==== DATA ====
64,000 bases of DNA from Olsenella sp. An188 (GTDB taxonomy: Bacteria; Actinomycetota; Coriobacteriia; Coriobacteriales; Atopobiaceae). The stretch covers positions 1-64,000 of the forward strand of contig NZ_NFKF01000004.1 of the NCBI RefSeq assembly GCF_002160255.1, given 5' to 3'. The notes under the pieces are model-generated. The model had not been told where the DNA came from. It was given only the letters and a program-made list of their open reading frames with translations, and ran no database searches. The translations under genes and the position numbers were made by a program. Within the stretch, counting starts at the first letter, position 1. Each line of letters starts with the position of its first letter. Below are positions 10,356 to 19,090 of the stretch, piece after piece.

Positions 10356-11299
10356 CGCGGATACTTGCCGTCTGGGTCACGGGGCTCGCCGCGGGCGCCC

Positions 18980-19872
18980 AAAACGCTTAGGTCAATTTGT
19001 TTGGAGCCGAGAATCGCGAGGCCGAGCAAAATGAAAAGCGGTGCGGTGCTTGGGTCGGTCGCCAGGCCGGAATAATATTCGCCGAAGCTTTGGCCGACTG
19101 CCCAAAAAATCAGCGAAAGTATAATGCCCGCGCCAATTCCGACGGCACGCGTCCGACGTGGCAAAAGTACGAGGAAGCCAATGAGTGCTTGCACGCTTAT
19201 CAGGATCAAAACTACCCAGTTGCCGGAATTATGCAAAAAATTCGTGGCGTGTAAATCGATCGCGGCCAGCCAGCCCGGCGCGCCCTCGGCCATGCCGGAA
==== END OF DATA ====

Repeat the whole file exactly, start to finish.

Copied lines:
64,000 bases of DNA from Olsenella sp. An188 (GTDB taxonomy: Bacteria; Actinomycetota; Coriobacteriia; Coriobacteriales; Atopobiaceae). The stretch covers positions 1-64,000 of the forward strand of contig NZ_NFKF01000004.1 of the NCBI RefSeq assembly GCF_002160255.1, given 5' to 3'. The notes under the pieces are model-generated. The model had not been told where the DNA came from. It was given only the letters and a program-made list of their open reading frames with translations, and ran no database searches. The translations under genes and the position numbers were made by a program. Within the stretch, counting starts at the first letter, position 1. Each line of letters starts with the position of its first letter. Below are positions 10,356 to 19,090 of the stretch, piece after piece.

Positions 10356-11299
10356 CGCGGATACTTGCCGTCTGGGTCACGGGGCTCGCCGCGGGCGCCC

Positions 18980-19872
18980 AAAACGCTTAGGTCAATTTGT
19001 TTGGAGCCGAGAATCGCGAGGCCGAGCAAAATGAAAAGCGGTGCGGTGCTTGGGTCGGTCGCCAGGCCGGAATAATATTCGCCGAAGCTTTGGCCGACTG
19101 CCCAAAAAATCAGCGAAAGTATAATGCCCGCGCCAATTCCGACGGCACGCGTCCGACGTGGCAAAAGTACGAGGAAGCCAATGAGTGCTTGCACGCTTAT
19201 CAGGATCAAAACTACCCAGTTGCCGGAATTATGCAAAAAATTCGTGGCGTGTAAATCGATCGCGGCCAGCCAGCCCGGCGCGCCCTCGGCCATGCCGGAA